MSN ditches free chat to save kids
By Jonathan Yazer
In what is described as an effort to offer greater protection
to users of its Internet services, Microsoft will be terminating
most of its free, unmoderated online chat service in Canada
by Oct. 14.
"These changes are intended to help protect users from unsolicited
information such as spam and to better protect MSN customers
- especially children - from inappropriate communication online," said
Lisa Gurry, group product manager for MSN, Microsoft's online
"By putting unmoderated chat behind a 'subscription wall,'
only MSN subscribers who have provided a credit card to MSN
will be able to actively contribute to chat sessions in unmoderated
rooms," explained Microsoft spokesperson Jessica Kellar. With
this information, Microsoft hopes to better track those users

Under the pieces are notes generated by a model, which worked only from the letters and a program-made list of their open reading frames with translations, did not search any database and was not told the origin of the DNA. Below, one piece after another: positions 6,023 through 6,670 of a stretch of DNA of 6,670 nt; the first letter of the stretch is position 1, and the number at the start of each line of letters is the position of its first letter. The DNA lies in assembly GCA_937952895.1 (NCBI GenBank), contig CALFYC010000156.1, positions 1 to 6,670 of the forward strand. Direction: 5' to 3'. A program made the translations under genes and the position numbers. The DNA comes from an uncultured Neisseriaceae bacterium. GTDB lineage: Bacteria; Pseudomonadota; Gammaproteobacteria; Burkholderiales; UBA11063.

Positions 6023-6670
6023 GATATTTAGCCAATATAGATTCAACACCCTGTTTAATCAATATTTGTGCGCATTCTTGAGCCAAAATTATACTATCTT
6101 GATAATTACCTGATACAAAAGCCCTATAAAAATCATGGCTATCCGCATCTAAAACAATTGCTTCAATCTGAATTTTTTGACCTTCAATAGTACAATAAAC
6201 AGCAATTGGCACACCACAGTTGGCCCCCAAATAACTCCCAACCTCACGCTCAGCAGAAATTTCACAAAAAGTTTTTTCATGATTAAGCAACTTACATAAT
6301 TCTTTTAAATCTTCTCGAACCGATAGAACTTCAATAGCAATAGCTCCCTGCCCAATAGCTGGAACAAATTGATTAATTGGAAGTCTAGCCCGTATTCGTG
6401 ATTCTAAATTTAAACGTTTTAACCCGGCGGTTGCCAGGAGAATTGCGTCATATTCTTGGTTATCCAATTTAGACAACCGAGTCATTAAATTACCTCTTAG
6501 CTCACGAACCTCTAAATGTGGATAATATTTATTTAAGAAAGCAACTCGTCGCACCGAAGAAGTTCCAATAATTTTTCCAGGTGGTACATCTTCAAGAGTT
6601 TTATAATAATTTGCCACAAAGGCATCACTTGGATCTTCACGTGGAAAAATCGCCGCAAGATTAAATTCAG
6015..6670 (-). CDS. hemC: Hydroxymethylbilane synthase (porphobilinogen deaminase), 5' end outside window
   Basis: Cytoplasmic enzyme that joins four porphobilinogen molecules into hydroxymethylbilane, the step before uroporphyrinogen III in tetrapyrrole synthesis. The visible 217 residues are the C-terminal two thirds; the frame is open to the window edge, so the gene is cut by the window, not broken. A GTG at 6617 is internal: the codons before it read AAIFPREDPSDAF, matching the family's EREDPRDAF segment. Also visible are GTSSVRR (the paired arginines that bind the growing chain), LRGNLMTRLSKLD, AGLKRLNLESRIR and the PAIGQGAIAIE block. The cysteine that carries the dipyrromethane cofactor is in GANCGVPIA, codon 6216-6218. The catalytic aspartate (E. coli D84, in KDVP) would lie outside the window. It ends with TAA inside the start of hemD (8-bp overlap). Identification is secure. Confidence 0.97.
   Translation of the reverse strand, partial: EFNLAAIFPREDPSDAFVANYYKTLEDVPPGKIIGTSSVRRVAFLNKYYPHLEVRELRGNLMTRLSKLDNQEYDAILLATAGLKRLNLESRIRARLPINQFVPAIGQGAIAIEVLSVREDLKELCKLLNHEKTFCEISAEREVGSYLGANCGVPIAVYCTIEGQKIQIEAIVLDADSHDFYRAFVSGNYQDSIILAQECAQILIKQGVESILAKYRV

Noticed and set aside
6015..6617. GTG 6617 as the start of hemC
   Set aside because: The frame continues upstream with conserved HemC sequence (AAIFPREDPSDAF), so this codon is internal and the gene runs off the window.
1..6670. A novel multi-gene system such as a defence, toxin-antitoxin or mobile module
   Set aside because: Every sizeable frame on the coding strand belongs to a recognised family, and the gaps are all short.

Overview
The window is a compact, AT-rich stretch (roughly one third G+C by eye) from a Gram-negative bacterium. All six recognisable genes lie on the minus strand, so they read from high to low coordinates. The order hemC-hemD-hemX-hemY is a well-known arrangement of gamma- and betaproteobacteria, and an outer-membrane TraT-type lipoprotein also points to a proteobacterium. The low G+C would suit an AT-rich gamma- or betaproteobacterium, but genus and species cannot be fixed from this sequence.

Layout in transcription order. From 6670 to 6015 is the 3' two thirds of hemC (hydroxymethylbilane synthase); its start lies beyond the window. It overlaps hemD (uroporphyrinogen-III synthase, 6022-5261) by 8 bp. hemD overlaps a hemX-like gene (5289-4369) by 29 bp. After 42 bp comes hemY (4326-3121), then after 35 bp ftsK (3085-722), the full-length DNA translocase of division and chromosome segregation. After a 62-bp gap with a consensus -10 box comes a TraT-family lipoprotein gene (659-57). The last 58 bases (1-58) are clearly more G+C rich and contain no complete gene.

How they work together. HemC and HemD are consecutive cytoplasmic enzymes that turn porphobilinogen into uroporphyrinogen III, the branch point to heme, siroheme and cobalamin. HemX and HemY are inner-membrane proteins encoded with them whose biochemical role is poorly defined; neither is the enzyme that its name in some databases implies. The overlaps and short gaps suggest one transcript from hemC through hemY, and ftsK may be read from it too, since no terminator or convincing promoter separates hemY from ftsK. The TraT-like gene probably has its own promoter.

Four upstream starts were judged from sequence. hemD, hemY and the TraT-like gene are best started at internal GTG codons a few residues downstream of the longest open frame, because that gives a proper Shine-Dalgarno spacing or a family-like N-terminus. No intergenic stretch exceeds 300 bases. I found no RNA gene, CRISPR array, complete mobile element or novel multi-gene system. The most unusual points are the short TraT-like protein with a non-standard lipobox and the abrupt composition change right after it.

who abuse the service, including child predators, she added.
Rob Helm, an analyst with Directions on Microsoft, an independent
research firm based in the United States, cited a statistic
from the National Centre for Missing and Exploited Children
that one in 17 children have faced some kind of unpleasant
experience while using the Internet.
"Visiting chat rooms poses the greatest danger for children
using the Internet," Helm said. He further noted the new initiative
would significantly hamper the efforts of solicitors of spam.
Canadians who want to use unmoderated MSN chat rooms will
need to subscribe to another MSN service, such as MSN 8 or
Hotmail Extra Storage, stated Rick Broadhead, a Canadian Internet
"It's only fair that MSN receive compensation for improving
the services offered to its customers. But $20 isn't much of
a deterrent for a child predator," said Jason Rolfe, a fourth-year
administration and commercial studies student said.